Canberra's very own Hunger Games

Australian politics has descended into a vitriolic, inhuman workplace made up of former apparatchiks willing to do whatever it takes to gain power. Parliament's new low is a bigger issue than the Labor leadership.

Forget all this rekindled non-stop make-believe Labor leadership talk in our weekend newspapers and on non-stop TV – there’s a much more substantive issue at hand.

It’s this: We are at an historic low in our nation’s parliament. The place smells.

The institution has never been so tainted or as far removed from civility and normal human behaviour as it is now. It’s split from real life.

It’s littered with people with no regard for civic service. For them it is simply a stage for personal bile, vitriol and animosity. It’s just a game without end, and it pays.

Extraordinarily, it’s a workplace that sanctions (and rewards) behaviour that would not be accepted in any boardroom, any other workplace, any courtroom, or any school or assembly.

No doubt that there are politicians who dispute this harsh assessment. They would say they are acting out of high purpose and with good or great intention.

They would say that many decent laws are passed, and that constituents all over the country are helped in a hundred big and small ways as the real work goes on behind the public glare and scrutiny.

They would point to numerous committees where all parties contribute, without public rancour or petty politics. And they would point to the traditional hardness of Australian politics, including the tough parliament at the time of the 1975 dismissal.

That would all be a fair call. Politics is not meant to be a country woman’s association afternoon tea party. It is meant to be a robust fight for ideas and values.

But in Australia in 2012 it has become more than this. It is an unedifying slimy mud wrestle – whatever the cost – for the grand prize of gaining or hanging onto government. It’s a place filled with too many former apparatchiks and space fillers seeking the political win and the political thrill.

The debates are so personally vitriolic and targeted that they descend into unwatchable farce.

Unfortunately, cable TV and the national broadcaster beam these sounds and pictures of Question Time, censure motions, and something called "suspension of standing orders” directly into our homes and workplaces.

I confess I find it intensely satisfying to hit the mute button and just look at the sight – you get a message of contempt and unbounded derision. It’s the bulging eyes and throbbing neck veins that give the game away. If you don’t believe me, just try it this week.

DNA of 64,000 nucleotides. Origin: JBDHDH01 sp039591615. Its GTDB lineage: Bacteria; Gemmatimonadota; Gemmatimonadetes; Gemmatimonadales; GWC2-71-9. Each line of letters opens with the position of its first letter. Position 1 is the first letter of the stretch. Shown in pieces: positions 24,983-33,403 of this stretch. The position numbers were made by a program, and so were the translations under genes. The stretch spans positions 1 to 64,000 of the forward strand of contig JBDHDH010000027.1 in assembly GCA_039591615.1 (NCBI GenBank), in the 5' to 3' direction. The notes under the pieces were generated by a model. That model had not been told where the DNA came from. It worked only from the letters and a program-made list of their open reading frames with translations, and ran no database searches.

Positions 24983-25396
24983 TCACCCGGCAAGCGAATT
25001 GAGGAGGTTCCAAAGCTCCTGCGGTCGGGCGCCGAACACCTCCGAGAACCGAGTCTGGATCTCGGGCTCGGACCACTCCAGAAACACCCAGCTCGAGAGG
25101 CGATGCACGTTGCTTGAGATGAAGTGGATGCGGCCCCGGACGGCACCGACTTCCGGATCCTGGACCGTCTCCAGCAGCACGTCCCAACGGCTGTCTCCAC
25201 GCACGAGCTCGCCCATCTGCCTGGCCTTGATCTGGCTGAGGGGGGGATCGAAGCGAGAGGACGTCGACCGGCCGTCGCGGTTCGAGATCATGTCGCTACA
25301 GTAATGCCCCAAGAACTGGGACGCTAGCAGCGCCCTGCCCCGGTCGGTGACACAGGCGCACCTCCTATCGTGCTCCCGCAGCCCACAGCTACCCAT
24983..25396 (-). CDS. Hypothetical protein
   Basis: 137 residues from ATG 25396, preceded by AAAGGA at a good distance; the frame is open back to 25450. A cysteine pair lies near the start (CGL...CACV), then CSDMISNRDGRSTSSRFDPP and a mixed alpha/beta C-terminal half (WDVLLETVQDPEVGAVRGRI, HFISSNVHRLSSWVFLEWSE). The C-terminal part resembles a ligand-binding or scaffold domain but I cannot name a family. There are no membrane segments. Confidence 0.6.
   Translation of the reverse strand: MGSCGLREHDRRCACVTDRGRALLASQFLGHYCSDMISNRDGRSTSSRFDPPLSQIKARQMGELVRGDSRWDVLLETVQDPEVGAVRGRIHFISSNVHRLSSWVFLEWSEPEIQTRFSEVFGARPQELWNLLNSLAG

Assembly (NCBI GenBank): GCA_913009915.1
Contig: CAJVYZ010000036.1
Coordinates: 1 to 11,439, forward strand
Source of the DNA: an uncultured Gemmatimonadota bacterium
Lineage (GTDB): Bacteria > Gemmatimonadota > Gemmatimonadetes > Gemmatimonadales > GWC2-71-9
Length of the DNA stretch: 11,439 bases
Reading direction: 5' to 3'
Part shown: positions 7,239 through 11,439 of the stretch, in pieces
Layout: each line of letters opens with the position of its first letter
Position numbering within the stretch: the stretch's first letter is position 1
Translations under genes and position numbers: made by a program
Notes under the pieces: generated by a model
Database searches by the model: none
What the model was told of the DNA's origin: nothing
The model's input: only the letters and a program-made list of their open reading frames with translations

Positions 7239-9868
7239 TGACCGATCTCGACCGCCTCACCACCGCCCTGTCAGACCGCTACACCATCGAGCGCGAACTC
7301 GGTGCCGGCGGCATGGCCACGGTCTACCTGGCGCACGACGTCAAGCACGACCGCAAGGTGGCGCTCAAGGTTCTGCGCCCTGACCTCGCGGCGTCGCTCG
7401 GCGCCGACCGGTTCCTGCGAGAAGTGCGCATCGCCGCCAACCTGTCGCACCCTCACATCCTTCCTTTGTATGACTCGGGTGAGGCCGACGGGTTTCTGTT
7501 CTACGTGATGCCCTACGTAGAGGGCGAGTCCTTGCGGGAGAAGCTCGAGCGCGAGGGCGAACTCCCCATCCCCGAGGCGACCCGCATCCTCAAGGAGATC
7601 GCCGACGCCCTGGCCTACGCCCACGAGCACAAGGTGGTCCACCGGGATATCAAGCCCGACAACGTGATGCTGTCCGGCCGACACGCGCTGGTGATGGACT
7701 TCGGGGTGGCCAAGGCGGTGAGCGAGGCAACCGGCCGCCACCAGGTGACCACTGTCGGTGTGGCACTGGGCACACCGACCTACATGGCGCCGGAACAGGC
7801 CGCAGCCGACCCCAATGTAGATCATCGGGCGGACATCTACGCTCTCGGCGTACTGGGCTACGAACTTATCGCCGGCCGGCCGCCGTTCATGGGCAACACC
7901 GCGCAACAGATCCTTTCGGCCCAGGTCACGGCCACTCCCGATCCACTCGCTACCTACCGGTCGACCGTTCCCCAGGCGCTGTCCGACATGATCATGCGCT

Why has it come to this, and where will it lead?

There’s little doubt the blank media canvass and low-tone speculative journalism provide an incentive for politicians to grab space or a headline. Any publicity, as the old saying goes.

Politicians can say and do almost anything and not be seriously tested against past positions and words. It’s just part of the rolling smokescreen, and often seen as 'good politics'.

There’s also little doubt, in my view, that our compulsory voting system in Australia contributes to the dumbing down of argument as the pollies spruik the lowest common denominator messages.

Elections are won by grabbing those who couldn’t give a toss about public policy, people who are not engaged with big issues. So the permanent election campaign of the modern age is little more than a bunch of sound bites aimed at around 20 per cent of the electorate as the politicians don their hard hats and coloured vests and troll through shopping centres and workplaces.

Ask yourself: why would anyone of real calibre and intelligence aspire to be a federal MP? It’s become a barren space, so why risk an existing career? Leave it to the hacks.

What’s also certain is that this toxic environment will roll on – and intensify.

The Craig Thomson affair is little more than illustrative. Enough has been written about the allegations and potential impact on the individual. I just think of the supposed role of parliament and the separation of State and law. And I look at demands for this MP to resign his seat – based on allegations.

Of course, it all feeds a media filled with clean hands and high design. Why, even a Z-grade TV tabloid show thought it was news to troll the cities for prostitutes until one came forward with the killer blow. Don’t blame them – they were just responding to the toxicity generated out of the big building in Canberra.

Next up will be Speaker Slipper. He’ll share the stage with Thomson. And – be certain – it will drag on, and on. The boats won’t be too far away again. The bile-filled live press conferences will follow. (The ABC’s Barrie Cassidy put the week into graphic context last Friday with a hard-headed assessment on The Drum web site. It should be compulsory reading.)

And 'this rotten government and this rotten prime minister' will be reminded they are simply play things and accidental by-products in today’s Canberra game. God help us over the next ten years.

Alister Drysdale is a Business Spectator commentator and a former senior advisor to Malcolm Fraser and Jeff Kennett.

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